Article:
Today, CEI was joined by R Street Institute and TechFreedom in comments submitted to the National Highway Traffic Safety Administration (NHTSA) on the recently released Federal Automated Vehicles Policy (FAVP) guidance document. CEI’s initial response to the FAVP can be found here. The comment letter is here.
The guidance document sets forth best practices and discusses various issues related to deployment of vehicle automation systems. Much of the FAVP is either positive or benign. However, there are several troubling aspects and areas in need of clarification, which we address in detail. These include:
- NHTSA should revise its data, privacy, and cybersecurity recommendations to reduce the likelihood of useful data practices being unnecessarily prohibited, which could negatively impact state insurance regulation and the availability of improved insurance projects.
- NHTSA should omit elaborate discussion about the ethics of potential computer-directed crashes, which is beyond the scope of its mission and beyond the current technical capability of developers.
- NHTSA should eliminate an unworkable contradiction in its guidance, demanding that states refrain from codifying its safety assessment while subsequently recommending that states mandate “compliance” with the voluntary Safety Assessment as a condition for state permit approval.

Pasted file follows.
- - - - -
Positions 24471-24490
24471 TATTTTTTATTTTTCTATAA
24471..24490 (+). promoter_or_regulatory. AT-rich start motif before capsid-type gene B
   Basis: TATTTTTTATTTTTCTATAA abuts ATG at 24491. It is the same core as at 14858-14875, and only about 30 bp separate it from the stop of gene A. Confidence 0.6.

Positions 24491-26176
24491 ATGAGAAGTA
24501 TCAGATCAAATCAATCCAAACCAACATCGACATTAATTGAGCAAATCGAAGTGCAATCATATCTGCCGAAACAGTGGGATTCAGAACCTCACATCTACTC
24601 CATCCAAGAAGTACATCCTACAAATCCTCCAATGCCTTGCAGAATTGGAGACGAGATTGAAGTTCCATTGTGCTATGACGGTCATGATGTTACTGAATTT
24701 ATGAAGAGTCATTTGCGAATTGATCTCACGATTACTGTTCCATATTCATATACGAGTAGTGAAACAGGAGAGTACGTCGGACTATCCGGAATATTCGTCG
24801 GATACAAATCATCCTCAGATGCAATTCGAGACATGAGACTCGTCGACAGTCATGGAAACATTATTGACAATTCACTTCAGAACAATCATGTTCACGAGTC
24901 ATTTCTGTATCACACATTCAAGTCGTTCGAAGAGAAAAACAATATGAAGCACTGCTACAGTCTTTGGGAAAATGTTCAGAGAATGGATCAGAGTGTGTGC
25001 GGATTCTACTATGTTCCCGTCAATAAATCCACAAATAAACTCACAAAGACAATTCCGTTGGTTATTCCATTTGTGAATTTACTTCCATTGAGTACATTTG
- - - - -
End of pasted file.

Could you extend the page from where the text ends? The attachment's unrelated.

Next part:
- NHTSA should include a cross-state driver license reciprocity provision in its Model State Policy to urge states to avoid unnecessarily limiting the test driver labor pool in metropolitan areas that span across state borders.
- NHTSA should regularly post updates on administrative requests and actions related to vehicle automation systems in a simple summary format to allow the public to easily track agency activity related to these emerging technologies.
- NHTSA should cease any requests for additional regulatory authority and focus on more efficiently and effectively using its existing authorities to speed consumer deployment of vehicle automation systems.
For more detail, read our full comment letter on the FAVP here.